Chris said...

Curious -- That's a perfectly understandable question. I think it's probably better answered in a full post rather than a comment, and unfortunately I don't know how much time I'll have for blogging over the next few days, so I'm afraid you'll have to stay tuned until next week . . .

Doris said...

Speaking of the importance of letting teachers use their "wisdom and judgment": Recently a local 5th/6th teacher made the following post on her (public) class website (which I'm hoping it's legal to reproduce here? Chris?):

If I Were the Teacher...... As an initial writing assignment I asked students to compose a brief note on what their classrooms would be like if they were teacher. The suggestions were quite interesting. I've summarized a few here below:

have more say in class

more exercise, PE or recess even if it meant a longer school day

learn another language

more math

more independent work in reading and writing

more help from teachers during recess

develop a science club or an animal/nature club

more field trips

wear uniforms

make our own class rules and follow them

rewards for good behavior like a day to chew gum

For the most part these were ideas and concepts I'd love to work into our daily life at school. Although no one asked for more tests, I think all of us would like to find more ways to demonstrate the learning the students have achieved. In our entertainment saturated culture it is hard to maintain a bright line between what is learning and what is merely entertaining. In my experience aiming for wonder is what it's all about. All of us have had those moments where our curiosity has led us into learning that has been deep and engaging. Sparking that kind of wonder is what makes great students and lifelong learners. As we start the year I hope we can be partners in getting that spark going in all our students in Room 13.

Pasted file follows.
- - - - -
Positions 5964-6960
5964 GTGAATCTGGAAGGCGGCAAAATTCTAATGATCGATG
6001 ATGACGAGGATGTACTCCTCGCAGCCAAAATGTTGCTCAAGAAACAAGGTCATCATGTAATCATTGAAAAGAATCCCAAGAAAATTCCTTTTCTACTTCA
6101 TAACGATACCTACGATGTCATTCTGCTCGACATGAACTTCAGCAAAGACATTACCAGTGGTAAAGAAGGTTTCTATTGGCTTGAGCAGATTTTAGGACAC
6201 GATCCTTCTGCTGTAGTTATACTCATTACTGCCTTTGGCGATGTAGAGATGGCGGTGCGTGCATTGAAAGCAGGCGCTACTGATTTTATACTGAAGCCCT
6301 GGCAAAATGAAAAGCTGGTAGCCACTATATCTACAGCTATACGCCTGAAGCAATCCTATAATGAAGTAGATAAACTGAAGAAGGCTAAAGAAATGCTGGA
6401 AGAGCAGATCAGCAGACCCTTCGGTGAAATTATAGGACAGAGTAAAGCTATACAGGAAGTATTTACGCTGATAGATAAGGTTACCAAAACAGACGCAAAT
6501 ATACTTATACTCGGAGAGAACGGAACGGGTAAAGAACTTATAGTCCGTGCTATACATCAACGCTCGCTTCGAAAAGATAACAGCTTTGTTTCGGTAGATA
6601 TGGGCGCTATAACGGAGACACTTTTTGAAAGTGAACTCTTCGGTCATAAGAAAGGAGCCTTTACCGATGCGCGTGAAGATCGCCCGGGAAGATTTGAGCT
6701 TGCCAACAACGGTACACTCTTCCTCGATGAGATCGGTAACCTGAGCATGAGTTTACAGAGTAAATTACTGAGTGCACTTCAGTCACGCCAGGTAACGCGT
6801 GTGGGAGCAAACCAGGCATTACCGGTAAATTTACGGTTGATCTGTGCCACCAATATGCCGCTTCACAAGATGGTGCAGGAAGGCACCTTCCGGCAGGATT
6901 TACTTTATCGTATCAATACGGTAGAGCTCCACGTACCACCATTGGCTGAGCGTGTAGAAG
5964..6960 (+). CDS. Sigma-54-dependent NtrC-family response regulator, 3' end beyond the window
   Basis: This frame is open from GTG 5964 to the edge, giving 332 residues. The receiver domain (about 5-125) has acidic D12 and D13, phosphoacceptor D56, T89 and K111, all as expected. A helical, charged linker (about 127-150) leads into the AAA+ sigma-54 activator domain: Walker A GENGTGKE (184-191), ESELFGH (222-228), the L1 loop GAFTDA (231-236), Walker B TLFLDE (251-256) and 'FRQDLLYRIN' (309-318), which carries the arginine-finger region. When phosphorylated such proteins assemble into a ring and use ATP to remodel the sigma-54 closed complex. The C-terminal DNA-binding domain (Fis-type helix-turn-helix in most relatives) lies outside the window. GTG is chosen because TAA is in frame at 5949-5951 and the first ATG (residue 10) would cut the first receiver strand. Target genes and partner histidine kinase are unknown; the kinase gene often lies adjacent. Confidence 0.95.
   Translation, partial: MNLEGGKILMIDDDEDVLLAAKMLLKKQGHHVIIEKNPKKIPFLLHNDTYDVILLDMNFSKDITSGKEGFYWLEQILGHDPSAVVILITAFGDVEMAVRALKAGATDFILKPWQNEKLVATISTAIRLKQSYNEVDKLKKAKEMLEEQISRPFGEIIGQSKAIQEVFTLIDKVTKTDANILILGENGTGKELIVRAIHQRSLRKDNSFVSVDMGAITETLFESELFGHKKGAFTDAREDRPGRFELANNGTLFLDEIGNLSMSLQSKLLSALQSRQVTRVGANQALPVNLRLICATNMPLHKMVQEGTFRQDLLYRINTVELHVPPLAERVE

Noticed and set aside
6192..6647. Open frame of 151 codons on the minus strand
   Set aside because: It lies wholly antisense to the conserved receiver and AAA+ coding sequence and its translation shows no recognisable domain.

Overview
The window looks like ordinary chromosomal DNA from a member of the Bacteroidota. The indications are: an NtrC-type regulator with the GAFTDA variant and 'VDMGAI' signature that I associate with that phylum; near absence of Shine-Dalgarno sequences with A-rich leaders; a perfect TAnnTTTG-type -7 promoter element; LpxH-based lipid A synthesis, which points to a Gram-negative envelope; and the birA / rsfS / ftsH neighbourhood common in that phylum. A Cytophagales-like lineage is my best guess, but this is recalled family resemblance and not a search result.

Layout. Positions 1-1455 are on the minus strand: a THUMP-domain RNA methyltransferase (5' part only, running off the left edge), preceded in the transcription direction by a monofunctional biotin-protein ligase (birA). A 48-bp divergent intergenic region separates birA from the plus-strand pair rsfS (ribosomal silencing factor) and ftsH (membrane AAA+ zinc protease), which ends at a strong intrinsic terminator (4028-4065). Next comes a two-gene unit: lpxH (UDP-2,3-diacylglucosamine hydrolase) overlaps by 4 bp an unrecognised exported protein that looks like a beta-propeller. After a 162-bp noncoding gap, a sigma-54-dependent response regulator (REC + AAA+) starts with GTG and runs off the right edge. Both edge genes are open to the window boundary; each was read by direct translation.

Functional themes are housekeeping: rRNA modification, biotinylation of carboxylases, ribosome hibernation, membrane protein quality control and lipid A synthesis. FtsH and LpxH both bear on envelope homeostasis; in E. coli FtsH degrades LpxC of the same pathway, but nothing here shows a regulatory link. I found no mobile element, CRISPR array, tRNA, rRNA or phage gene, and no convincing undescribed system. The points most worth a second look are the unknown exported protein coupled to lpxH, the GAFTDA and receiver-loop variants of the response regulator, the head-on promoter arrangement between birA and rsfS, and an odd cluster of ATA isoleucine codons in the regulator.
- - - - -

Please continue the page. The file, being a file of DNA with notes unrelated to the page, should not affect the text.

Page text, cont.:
Here's the URL:

My hat is off to this teacher (whom I do not know) for starting off the year by giving her students an opportunity to express their own vision for how the school might be run.

Chris said...

Doris -- Thanks, that is a nice exercise. (Here's the clickable link.) The teacher seems to have a great philosophy on what school should be about.

I'd be in favor of giving the kids a real say over at least some of the classroom rules. Maybe I'm crazy, but I don't think they will choose murderous anarchy. On the other hand, they might decide that recess shouldn't be used as a punishment, and they might have different ideas about how quiet the lunchroom should be . . .

Karen W said...

Montessori involves kids in setting classroom rules. It turns out the kids appreciate order, and fair and respectful treatment, as well as a chance to participate in decision making just like adults do.

Chris said...

Karen W -- Thanks for commenting! Montessori provides a lot of good examples of how it’s possible to do some things differently. Sometimes it seems like no one in our school system is even willing to acknowledge that there is more than one way to think about education. I think that accounts for some of the wrong turns our district has taken.